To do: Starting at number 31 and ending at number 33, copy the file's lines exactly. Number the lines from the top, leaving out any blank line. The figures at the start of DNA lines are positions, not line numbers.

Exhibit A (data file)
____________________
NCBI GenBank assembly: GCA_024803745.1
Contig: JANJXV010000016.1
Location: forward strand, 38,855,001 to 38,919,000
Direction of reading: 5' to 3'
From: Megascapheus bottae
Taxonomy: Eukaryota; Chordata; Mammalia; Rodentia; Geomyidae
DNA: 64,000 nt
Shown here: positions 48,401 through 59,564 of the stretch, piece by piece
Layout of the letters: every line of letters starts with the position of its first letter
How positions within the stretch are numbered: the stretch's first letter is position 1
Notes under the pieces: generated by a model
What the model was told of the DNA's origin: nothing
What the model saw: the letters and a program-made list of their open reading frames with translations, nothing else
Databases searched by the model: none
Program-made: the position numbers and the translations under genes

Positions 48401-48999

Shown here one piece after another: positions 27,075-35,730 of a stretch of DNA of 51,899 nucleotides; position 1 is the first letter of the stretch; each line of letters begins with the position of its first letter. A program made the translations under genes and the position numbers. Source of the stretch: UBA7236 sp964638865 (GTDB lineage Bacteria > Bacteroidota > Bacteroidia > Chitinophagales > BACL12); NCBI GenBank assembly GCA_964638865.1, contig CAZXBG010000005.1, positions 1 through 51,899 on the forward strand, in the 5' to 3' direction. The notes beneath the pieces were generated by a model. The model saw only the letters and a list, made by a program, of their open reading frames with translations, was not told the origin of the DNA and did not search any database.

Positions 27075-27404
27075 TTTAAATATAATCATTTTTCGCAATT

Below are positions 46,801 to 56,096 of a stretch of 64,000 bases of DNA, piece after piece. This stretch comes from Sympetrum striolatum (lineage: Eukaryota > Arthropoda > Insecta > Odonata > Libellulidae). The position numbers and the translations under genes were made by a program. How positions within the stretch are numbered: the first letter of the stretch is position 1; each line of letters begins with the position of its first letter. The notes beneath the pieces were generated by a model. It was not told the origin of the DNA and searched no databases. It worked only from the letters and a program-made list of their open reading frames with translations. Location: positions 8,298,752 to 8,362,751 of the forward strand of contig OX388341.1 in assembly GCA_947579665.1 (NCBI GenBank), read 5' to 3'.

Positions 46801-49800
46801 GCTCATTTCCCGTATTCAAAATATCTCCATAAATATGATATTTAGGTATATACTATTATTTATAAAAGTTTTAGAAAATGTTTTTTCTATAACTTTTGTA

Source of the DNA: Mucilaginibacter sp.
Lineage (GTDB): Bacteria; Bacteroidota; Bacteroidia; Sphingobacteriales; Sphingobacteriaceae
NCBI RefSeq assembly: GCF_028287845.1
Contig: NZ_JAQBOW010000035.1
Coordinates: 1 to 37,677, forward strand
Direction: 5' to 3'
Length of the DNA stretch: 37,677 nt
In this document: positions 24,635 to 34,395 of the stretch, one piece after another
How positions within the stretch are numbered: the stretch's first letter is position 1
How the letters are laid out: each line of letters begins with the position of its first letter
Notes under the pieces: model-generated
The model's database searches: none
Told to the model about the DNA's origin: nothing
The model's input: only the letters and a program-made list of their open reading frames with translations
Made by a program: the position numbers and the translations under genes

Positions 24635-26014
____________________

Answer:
How positions within the stretch are numbered: the stretch's first letter is position 1
How the letters are laid out: each line of letters begins with the position of its first letter
Notes under the pieces: model-generated